Standard Life Aberdeen is replacing chief executive Keith Skeoch with former Citigroup banker Stephen Bird as the UK’s largest asset manager seeks a fresh start after its much-maligned merger three years ago.
In an abrupt shake-up of SLA’s top ranks Mr Bird will take over as chief executive designate on Wednesday, the company said. Mr Skeoch, one of the architects of the £11bn combination of Standard Life and Aberdeen Asset Management in 2017, will step down from the board by the end of the third quarter following a handover period.
Chris Turner, an analyst at Berenberg, said the leadership revamp “was not expected by investors” and was likely to signal “larger changes to the group’s dividend policy, strategic direction and appetite for M&A”. Shares in the company rose 2.5 per cent on Tuesday.
The replacement of Mr Skeoch, which was instigated by SLA chairman Douglas Flint, comes as the fund group that holds £490bn in assets attempts to move on from the problems that have dogged it since its merger. Heavy outflows and weak performance have resulted in a fall in SLA’s market capitalisation from £15bn at its peak to £6.1bn.
Sir Douglas said the change signalled “the beginning of a new chapter” and drew a line under the transition overseen by Mr Skeoch.
One person close to the situation described Mr Bird as “a completely new broom with no tribal alliances to SLA’s heritage brands”. A newcomer to fund management, the new chief executive had been in the running to take the helm at HSBC before the bank appointed Noel Quinn as chief this year. He spent 21 years with Citi, most recently as head of global consumer banking, until he stepped down last year.
SLA appointed executive search firm MWM Consulting to find a successor to Mr Skeoch at the start of 2020.
Mr Skeoch, who led Standard Life for two years before the merger, initially served as co-chief executive of the combined company alongside Aberdeen’s Martin Gilbert. This cumbersome co-leadership structure was unpopular with shareholders and was scrapped last year, with Mr Skeoch assuming sole leadership of the company.
Sir Douglas said that now Mr Skeoch had achieved several key milestones, such as completing the bulk of the integration process and strengthening SLA’s balance sheet through selling down stakes in non-core businesses, the time was right for him to hand over.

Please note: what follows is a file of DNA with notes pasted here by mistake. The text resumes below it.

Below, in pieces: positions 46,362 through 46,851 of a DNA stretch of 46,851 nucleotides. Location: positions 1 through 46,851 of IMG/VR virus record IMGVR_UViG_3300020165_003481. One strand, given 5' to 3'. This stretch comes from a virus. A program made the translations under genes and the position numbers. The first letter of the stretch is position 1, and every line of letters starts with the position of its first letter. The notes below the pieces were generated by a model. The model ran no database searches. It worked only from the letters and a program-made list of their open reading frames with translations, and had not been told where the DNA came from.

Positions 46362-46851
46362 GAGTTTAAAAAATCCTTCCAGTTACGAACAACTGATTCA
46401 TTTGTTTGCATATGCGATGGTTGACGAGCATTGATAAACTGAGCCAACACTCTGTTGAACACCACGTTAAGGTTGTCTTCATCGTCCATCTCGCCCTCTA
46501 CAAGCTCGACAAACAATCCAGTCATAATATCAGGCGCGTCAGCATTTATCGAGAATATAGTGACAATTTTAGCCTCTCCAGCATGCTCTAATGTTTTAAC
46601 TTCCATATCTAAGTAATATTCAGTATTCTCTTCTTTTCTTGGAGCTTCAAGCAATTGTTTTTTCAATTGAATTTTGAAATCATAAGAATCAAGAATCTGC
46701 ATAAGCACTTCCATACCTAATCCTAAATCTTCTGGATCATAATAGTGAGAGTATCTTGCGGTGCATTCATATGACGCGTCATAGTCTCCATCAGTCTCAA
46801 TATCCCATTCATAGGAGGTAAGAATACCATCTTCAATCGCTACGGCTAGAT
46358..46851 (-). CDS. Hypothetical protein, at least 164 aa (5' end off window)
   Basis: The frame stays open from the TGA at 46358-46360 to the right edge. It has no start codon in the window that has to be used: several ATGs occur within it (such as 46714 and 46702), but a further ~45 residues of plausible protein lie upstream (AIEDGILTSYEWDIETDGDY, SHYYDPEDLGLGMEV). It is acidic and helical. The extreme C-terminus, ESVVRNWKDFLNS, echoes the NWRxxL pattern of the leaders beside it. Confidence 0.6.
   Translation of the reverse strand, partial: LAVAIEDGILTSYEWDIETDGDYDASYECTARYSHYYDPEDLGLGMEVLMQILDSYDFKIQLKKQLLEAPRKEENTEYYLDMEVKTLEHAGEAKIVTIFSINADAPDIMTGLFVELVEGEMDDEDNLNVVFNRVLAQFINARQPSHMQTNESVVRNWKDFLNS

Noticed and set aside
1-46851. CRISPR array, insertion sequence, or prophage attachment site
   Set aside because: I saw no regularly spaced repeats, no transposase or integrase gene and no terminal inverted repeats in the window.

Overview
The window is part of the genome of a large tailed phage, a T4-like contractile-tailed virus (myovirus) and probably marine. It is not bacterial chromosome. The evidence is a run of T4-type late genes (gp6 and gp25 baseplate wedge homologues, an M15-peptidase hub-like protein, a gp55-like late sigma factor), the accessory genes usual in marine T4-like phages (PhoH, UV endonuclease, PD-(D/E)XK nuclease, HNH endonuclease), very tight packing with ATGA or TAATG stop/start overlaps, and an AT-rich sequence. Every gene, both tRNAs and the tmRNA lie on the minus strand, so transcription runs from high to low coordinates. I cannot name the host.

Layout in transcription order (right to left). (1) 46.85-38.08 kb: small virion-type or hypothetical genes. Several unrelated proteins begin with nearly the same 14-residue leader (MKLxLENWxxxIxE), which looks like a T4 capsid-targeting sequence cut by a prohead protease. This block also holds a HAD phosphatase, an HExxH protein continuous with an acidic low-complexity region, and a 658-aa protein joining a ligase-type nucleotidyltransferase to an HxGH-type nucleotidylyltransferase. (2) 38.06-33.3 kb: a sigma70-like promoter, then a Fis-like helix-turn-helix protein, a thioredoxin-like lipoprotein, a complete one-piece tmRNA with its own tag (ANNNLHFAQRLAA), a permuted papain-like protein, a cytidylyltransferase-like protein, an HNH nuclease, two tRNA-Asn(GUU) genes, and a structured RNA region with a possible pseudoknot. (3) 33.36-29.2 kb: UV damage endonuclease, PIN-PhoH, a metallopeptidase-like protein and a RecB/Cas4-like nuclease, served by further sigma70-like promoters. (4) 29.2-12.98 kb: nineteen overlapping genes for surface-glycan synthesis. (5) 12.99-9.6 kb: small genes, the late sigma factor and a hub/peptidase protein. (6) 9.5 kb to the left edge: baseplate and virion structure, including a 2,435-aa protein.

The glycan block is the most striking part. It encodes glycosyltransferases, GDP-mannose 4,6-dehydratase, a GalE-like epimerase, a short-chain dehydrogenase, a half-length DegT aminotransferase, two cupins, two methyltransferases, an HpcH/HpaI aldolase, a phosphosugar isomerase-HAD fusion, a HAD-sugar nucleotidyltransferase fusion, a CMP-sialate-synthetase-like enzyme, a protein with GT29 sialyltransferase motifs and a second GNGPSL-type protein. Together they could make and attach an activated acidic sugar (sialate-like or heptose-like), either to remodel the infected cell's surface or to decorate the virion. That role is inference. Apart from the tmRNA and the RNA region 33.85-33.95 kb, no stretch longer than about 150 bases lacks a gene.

He added that the coronavirus crisis had added impetus to the board’s decision to appoint a successor. “We agreed that in the post-Covid world there will be a great deal to think about” and that the company would be best placed to face this “with [the question of] leadership succession settled”, he said.
Berenberg’s Mr Turner said the leadership change increased the likelihood of SLA cutting its dividend. The company pledged to maintain its 21.6p dividend this year but Berenberg believed this unsustainable and assumed a 50 per cent cut to the group’s payout next year.
The appointment of Mr Bird may also herald a return to large-scale mergers and acquisitions for SLA, Mr Turner added. He noted that, with Mr Skeoch stepping down from the board, all the group’s senior positions would be held by individuals who were not associated with the merger. “We believe this makes it easier for SLA to undertake substantial M&A transactions again,” he said.
Sir Douglas pointed to Mr Bird’s experience in “[creating] valuable partnerships and [guiding] businesses through periods of major change”, and his familiarity with Asian markets. The executive, who will be paid £875,000 a year and will have the opportunity to pocket an annual bonus of up to 250 per cent of salary, served as Citi’s Asia-Pacific head for four years.
Amin Rajan, chief executive of consultancy Create-Research, said the appointment indicated “a pivot towards two key future growth engines in global asset management, retail clients and Asia”.
Additional reporting by Chris Flood